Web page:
List of Tables List of Figures Preface and Acknowledgements 1. Coping with Government: Democratic Ideals and Street-Level Bureaucrats The Democratic Ideal: A 'Complete Democracy' Should Public-Sector Corruption Be Condemned? Does Street-Level Corruption Matter? Do History and Culture Exclude the Possibility of Reform? Why Surveys? What Surveys? Plan of the Book Appendix: The Study Design Notes 2. Context: An Unfinished Transition The Democratisation of Local Government Privatisation and Restitution Economic and Moral Chaos The Political Context Public Perspectives on the Unfinished Transition Conclusion: Victims of a Necessary Transition Notes 3. Public Perceptions and Public Experience of Officials Public Perceptions of Politicians and Top Government Officials Public Perceptions of Street-Level Officials Public Perceptions of Comparative Corruption Public Perceptions of the Need to Use Contacts and Bribes Public Perceptions of Officials' Motives and Feelings Public Experience of Dealing with Officials Experience of Being Treated with Respect Experience of Favourable Treatment Experience of Fair (or Unfair) Treatment Experience of Extortion The Most Frequent or Most Annoying Problems When Dealing with Street-Level Officials Public Satisfaction with Street-Level Officials Conclusion: Extremely Negative Perceptions, Moderately Negative Experiences Notes 4. Citizen Strategies for Dealing with Officials How Citizens in Focus-Groups Discussed Strategies for Dealing With Officials Different Strategies for Different Objectives: Fair Treatment or Favours Different Strategies in Gossip and Personal Experience Public Perceptions of the Strategies Needed to Deal with Officials: Gossip and Hearsay Personal Experience of Using Different Strategies: Reported Behaviour Combinations of Strategies Influences on Citizens' Choice of Strategies All Strategies Correlate with Citizen Dissatisfaction Conclusion: Increased Argument, Not Bribery, Is the Main Response to Ill-Treatment Notes 5. Willing Givers? A Moral Imperative to Obey the Law? Public Condemnation of the Use of Contacts, Presents and Bribes A Permanent Part of Our Country's History and Culture? Would Citizens Give Bribes If Asked, or Accept Them If Offered? Feelings about Giving Bribes: Happy, Angry, Worried or Ashamed? Public Experience of Actually Giving Presents and Bribes to Officials A Difference between Presents and Bribes? The Significance of Size, Timing and Motivation Did 'Values and Norms' Affect Behaviour? The Impact of Attempted Extortion The Independent Effects of Values and Extortion: A Regression Analysis Conclusion: Extortion Always Works, but Values Sometimes Moderate Its Impact Notes 6. 'Try Harder' or 'Give Up': The Choice for Ethnic Minorities? A General Curvilinear Model of Response to Stress Eight Diverse Minorities Negative Attitudes towards Ethnic Minorities: Cross-Country and Cross-Minority Comparisons Suspicions of Ethnic Discrimination Actual Experience of Biased Treatment Comparative International Perspectives Ethnic Values and Norms Ethnic Behaviour The 'Ecological Effect': The Impact of Context Conclusion: Most Ethnic Minorities Are Located in the 'Try Harder' Zone, but Gypsies in the 'Give Up' Zone, and Turks on the Boundary Appendix: The Ethnic Samples Notes 7. Street-Level Bureaucrats: Caught between State and Citizen Officials 'As Citizens'--in Relation to Other Officials Officials 'As Employees'--in Relation to the State Officials 'As Officials'--in Relation to Their Clients How Did Their Experience 'As Employees' Affect Officials' Relationships with Clients? Conclusion: Benign and Pernicious Institutional Cultures Notes 8. Willing Takers? Temptations, Excuses and Justifications Doubts, Fears and Inhibitions Confessions Opportunity and Motivation Why Did Some Officials Accept while Others Did Not? A Causal Model Conclusion: Bargaining Power Rather Than Poverty Leads to Bribe Taking Notes 9. A Culture of Corruption? Support, Priorities and Prospects for Reform Is Reform Possible? Perceptions of Government Commitment to Reform Expert Opinion: Six Prescriptions Public Opinion on Reform--As Expressed in Focus-Group Discussions A Ten-Item Menu of Reform: Public Opinion and the Reactions of Street-Level Officials Priorities: The Single Most Effective Reform Reform Packages Resistance to Reform Alternative Ways of Encouraging Officials Downsizing the State Training and Guidance Reform Itself As the Problem? Public Support for International Pressure Why Do People Within the Same Country Have Different Views About Reform? Diagnosis and Prescription Analytic Perspectives: Focusing Reforms on Situations Rather Than Participants Could 'Glorious Summer' Follow the 'Winter of Discontent'? Notes Bibliography Index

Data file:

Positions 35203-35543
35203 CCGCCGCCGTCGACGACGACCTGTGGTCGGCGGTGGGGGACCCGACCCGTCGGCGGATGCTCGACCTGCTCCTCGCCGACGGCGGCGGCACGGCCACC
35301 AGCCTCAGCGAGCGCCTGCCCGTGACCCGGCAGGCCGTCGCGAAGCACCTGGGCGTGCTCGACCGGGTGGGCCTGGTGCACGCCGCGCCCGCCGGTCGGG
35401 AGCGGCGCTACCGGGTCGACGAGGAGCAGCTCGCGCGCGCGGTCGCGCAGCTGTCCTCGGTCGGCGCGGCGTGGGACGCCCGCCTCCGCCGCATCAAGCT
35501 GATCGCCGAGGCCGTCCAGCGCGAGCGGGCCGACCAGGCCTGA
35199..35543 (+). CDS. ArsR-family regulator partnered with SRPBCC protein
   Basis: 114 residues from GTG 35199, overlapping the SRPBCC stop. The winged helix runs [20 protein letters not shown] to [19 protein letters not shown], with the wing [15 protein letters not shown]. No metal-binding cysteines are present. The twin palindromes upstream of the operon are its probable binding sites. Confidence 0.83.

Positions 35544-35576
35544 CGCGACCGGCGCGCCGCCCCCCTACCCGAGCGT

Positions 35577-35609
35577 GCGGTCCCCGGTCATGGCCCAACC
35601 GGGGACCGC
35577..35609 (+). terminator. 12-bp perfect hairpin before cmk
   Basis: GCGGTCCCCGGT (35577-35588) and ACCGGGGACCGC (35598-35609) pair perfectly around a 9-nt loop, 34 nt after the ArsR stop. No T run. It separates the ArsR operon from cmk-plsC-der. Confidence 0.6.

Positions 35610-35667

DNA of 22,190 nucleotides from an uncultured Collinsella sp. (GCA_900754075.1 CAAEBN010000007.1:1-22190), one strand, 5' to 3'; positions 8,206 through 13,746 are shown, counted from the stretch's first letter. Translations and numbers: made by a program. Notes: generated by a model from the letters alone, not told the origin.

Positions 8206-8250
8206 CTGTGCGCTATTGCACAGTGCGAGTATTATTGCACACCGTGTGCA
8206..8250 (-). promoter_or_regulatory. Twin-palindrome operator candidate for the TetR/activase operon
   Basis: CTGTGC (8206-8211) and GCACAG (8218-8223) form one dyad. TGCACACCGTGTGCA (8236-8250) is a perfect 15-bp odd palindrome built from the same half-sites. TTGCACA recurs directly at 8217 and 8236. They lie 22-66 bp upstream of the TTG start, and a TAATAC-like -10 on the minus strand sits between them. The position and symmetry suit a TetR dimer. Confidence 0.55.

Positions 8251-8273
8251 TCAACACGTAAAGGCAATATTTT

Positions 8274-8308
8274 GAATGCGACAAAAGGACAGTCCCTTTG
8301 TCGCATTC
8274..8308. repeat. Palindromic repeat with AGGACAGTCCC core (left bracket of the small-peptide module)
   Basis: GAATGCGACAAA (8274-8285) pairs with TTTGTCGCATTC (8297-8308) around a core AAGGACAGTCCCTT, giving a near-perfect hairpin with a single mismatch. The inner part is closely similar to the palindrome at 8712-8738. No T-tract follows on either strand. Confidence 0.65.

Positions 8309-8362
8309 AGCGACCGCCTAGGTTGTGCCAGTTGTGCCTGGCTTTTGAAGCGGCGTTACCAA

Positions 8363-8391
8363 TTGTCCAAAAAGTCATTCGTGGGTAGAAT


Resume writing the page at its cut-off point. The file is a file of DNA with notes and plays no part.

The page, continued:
巻冊次

: pbk ISBN 9789639116993

内容説明

Based upon surveys and interviews with government officials and citizens, this book focuses on issues such as bribery, corruption, inefficiency and freedom of information in Ukraine, Bulgaria, Slovakia and the Czech Republic. The authors go beyond an analysis of public perceptions and behaviour and look at public attitudes towards proposals for reform. They reveal how the problem of citizens' interactions with officials varies in kind as well as in degree across the countries of Central and Eastern Europe.